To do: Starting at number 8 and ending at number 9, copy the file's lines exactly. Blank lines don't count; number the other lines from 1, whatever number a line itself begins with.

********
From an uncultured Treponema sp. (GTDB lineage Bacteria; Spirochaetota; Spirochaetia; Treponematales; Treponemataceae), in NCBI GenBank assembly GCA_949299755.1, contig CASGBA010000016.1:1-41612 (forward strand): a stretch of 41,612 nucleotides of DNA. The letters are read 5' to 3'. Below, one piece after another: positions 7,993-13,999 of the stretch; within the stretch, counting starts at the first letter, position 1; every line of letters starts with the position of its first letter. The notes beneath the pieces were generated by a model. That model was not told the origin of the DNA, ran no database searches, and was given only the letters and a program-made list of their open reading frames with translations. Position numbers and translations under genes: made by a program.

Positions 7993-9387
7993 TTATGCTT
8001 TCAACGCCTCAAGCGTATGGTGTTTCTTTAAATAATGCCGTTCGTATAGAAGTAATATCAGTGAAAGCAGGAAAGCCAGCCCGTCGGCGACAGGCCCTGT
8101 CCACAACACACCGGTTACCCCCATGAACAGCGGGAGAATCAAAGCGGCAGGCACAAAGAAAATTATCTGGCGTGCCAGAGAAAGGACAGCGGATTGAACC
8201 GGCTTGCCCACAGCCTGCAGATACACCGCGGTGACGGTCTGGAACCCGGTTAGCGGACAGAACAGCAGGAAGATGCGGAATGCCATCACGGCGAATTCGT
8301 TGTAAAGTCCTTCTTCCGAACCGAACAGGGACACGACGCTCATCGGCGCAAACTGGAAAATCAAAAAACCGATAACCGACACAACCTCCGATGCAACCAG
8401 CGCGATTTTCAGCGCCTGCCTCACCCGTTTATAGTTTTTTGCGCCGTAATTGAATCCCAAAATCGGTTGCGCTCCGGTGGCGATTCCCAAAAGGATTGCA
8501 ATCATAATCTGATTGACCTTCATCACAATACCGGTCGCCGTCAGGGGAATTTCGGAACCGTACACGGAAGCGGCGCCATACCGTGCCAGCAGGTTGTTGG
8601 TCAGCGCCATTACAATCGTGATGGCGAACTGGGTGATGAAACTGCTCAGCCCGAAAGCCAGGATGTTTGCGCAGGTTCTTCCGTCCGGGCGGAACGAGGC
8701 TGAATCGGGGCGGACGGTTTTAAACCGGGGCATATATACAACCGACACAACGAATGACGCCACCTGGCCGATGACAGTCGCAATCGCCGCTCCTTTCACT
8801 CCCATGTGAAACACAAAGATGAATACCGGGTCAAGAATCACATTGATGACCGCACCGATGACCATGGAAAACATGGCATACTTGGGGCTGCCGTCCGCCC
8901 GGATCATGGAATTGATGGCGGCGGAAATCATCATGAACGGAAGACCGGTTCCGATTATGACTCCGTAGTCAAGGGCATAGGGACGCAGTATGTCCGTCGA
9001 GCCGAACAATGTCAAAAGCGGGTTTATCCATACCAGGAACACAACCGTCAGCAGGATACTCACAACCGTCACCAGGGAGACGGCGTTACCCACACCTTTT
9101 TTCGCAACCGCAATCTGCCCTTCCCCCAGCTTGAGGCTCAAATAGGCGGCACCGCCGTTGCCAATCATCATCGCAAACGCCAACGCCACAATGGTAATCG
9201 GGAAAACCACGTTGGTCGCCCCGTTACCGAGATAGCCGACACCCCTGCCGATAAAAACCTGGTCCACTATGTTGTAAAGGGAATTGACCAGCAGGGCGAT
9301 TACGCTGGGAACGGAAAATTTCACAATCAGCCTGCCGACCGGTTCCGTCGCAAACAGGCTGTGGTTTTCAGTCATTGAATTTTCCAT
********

8401 CGCGATTTTCAGCGCCTGCCTCACCCGTTTATAGTTTTTTGCGCCGTAATTGAATCCCAAAATCGGTTGCGCTCCGGTGGCGATTCCCAAAAGGATTGCA
8501 ATCATAATCTGATTGACCTTCATCACAATACCGGTCGCCGTCAGGGGAATTTCGGAACCGTACACGGAAGCGGCGCCATACCGTGCCAGCAGGTTGTTGG